Friday, May 14, 2010
Snappy Grillers are Back! Also, Mr. Dave Tries an Out of State Hot Dog Sauce
I love the beginning of summer. You begin to see all of the traditional "cookout" foods appearing in the grocery stores again after the long winter (like the Salt Potatoes I posted about yesterday).
I was excited to spy some Hofmann's Snappy Grillers at the local P-Chops yesterday. Snappy Grillers hail from Syracuse and are a cousin of the slightly more famous Rochester White Hots (Zwiegel's are the best). Both are veal/pork sausages with a characteristic mellow flavor and white hue. This style of hot dog is probably directly derived from the German Weisswurst, indicative of the strong German influence in Central/Western New York. Rolf's Pork Store in Albany does another variation known as Whitewurst, which is a little chubbier than the others.
Out of the pantheon of hot dog sausages that I feel very strongly about, whitewurst/snappy grillers/white hots are highly regarded, probably only being surpassed by our beloved local dinky dogs. The best way to serve the Snappy Grillers is grilled up till brown and crisped and than put on a steamed bun with a little good mustard. Doesn't get much better than that.
Now, it is usually foreign to me to sully as beautiful a sausage as a Snappy Griller with a condiment of an unknown provenance, but curiosity got the better of me. I keep seeing the Tallarico brand "Coney Island Hot Dog Sauce" at the grocery store between the Sabrett's onions in sauce and the Hot Dog Charlie's meat sauce (both venerable and time tested hot dog accompaniments). Initially, two things made me suspicious of this product. One, the stuff is from Pennsylvania and two, it says "great for tacos" on the label. How a hot dog sauce can double as a taco condiment is beyond me, but I will try anything once.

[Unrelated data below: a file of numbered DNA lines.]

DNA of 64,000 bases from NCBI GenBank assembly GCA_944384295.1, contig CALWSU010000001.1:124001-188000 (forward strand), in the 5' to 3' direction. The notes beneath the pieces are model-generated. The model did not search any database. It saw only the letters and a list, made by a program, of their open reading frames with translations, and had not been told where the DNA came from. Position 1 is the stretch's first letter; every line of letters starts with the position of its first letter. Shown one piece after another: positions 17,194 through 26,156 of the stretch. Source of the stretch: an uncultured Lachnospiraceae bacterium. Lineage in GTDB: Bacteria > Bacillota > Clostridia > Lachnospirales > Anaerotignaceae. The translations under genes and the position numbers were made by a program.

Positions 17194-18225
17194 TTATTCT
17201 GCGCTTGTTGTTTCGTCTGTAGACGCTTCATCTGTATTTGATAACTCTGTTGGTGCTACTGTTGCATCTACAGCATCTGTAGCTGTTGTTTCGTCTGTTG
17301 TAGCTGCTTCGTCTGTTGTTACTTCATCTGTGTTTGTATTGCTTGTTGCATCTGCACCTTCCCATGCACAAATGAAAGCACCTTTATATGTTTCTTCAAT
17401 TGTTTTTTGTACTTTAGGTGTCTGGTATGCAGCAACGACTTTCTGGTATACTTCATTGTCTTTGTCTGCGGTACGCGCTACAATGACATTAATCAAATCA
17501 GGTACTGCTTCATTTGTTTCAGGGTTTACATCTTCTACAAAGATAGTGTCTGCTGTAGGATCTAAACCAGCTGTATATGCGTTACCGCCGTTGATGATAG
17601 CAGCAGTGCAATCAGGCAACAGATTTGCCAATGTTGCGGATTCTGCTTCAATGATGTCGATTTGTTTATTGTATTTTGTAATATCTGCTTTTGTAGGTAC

It was only after I got home that I read the ingredients and instructions. I was a little dismayed that the heating instructions included chopping up an onion and a pepper and cooking it in the sauce for 10 minutes. Onions (I digress, raw and maybe even grilled onions are acceptable in certain applications) and peppers, in my mind, have no place on a hot dog. Another upsetting fact about the Tallarico's product is that, alas, it is tomato based. I generally don't like anything tomato based touching my dogs (ketchup, I am looking at you). As loath as I was to desecrate a sublime sausage like the Snappy Griller, I threw caution to the wind and dumped a couple tablespoons of the stuff (heated) on one.
I just don't get this style of sauce, it tastes like slightly spicy "spaghetti" sauce. I would rather eat this on pasta than on a hot dog. With the onions and peppers thrown in maybe this would be good on a "sausage and peppers" type sandwich (utilizing hot Italian sausage), but I don't like it on the Snappy Griller and I don't think it would be any better on a Frankfurter. If you are going to do hot dog "chili" buy it from Charlie's, Gus', or Famous'. Alternately, do your own take on my Capital Region style hot dog chili recipe.